TUESDAY 10 AUGUST PALM VALLEY TO BOGGY HOLE 56kms
Today was our eighth wedding anniversary. What a contrast to last year – from the lush tropical Far North Qld to the arid Red Centre!
It took us two hours to breakfast, pack up, and leave – from 8am to 10am. But we didn’t really hurry.
The day was hot – brilliant blue sky.
Had to drive back to Hermannsburg, the way we had come in here. Once, adventurers accessed the route south right down the Finke River, but that “short cut” from the Palm Valley track is now forbidden. The access road goes from Hermannsburg.
We topped up with diesel – 92cpl – and bought a few things at the store there. Then we headed SE out of town on a road that intersected with Ellery Creek, where we took to the creek bed and banks.
The first part of our way was through aboriginal land along Ellery Creek. It was just a bit sandy.
Once we got into Ellery Creek Gorge, the route began to criss-cross the stream bed. Sometimes we were in sand, sometimes in water worn stones. The gorge walls were a real orange-red. It was most spectacular.
The valley widened out again, somewhat, as we approached the junction with the Finke River, which came in from the west – our right. The Finke River was first found and explored by our old friend Ernest Giles. For him, subsequent explorers, missionaries and settlers, it was a way through the ranges. As Boggy Hole usually has water, that was an additional benefit. Of course, the aboriginals would have been using this route and this waterhole, prior to white arrivals.
After the junction of the two streams, there was much more sand. We found no real problem areas, though it was slow going. For most of the way, the track was in the dry Finke River bed itself, though at times it moved up onto the bank beside the main channel.
The Gorge walls stayed red and rugged. River red gums grew in the river bed. Debris from previous floods was piled against the upstream side of some of these trees – higher than our Truck. It might not happen often, but they obviously have some very enormous flows in these parts. The Gorge would channel these flows, obviously.
Occasionally, there were very small waterholes, or areas of tall grasses and rushes that indicated where water had been standing.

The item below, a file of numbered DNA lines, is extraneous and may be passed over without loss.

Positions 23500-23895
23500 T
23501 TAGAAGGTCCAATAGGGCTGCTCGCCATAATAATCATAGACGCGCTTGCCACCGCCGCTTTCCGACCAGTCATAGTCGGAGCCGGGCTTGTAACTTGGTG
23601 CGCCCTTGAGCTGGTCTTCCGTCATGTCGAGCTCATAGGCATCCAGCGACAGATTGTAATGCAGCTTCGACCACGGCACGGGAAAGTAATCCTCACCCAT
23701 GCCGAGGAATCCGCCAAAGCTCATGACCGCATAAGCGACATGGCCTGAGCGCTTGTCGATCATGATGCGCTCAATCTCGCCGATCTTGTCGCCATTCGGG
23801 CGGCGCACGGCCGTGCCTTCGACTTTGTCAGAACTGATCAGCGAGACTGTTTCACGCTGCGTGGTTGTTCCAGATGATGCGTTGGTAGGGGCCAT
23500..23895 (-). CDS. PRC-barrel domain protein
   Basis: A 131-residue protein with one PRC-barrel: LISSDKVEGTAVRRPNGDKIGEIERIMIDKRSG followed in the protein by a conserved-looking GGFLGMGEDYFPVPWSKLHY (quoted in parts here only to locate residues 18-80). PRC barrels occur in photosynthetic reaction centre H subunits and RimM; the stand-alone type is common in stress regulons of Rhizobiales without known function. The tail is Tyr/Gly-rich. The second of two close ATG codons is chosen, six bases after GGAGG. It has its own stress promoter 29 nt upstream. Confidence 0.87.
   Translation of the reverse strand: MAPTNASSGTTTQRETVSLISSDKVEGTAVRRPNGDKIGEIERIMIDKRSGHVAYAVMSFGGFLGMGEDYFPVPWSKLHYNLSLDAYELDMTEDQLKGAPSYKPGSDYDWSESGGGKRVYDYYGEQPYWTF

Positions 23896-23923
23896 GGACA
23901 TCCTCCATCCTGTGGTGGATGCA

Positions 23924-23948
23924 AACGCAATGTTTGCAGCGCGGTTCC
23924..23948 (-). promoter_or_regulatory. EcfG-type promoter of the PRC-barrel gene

We reached the Boggy Hole area about 1pm, and ate our packed lunch. Then we explored a bit and found a place to camp – by a reedy section of the long waterhole. This offered an open camp area, as opposed to those a bit further up by the main part of the waterhole. It was a bit dusty, though. We had water birds near us, and a vivid red rock wall behind the waterhole. Overall, we thought it was a pretty spot.
John went off in Truck to scrounge some firewood, while I did some camp setting up. He managed to get a little bogged in an innocuous looking patch of bulldust, near the camp! It was hard to believe. The spade, and the use of our shadecloth mats, extricated him, easily.
After setting up camp – which does not take long – we walked along to the main part of the waterhole. There were other camps set up there – a lone couple, and a group of four vehicles with a lot of people. There was a large burned area, where it seemed a campfire may have gotten away, and a big mass of melted fibreglass that maybe once was a canoe! Whoever the mess belonged to should have taken it out with them, not just left it there to mar the place!
We had not seen anyone else on the track since leaving Hermannsburg, so had originally been surprised to find other campers at Boggy Hole – assumed they had left earlier and were ahead of us, but found out in talking with them that they’d come from the south. Well, that tells us the track that way is passable!
Walked back to our camp, which was about 500 metres from the others – nice and peaceful. Lit a campfire.
At 5pm, we radioed in to VKS737, listened to the sched for a while, then reported, in our turn, our location, that all was well and our plans for the next couple of days.
Went down to the waterhole to collect water to use for dishes and washing.
Tea was salmon cakes and salad.
After tea, once it was dark, John had a bush shower, from the black bag, which he’d put out to warm as soon as we’d arrived here. I used baby wipes for a quick wash – none of this exposure to the elements for me!
We sat around the campfire and drank our celebratory bottle of Omni.
I wrote up the diary. We read by the light from the kero lantern, but did not stay up all that late.
The night was clear, and cold.
John sneezed a few times and it made a strange, echoing roar, because of the gorge walls. I wonder what the other campers thought it was?
Coots and ducks kept up the occasional call from the waterhole, well into the night. Their noise was amplified too.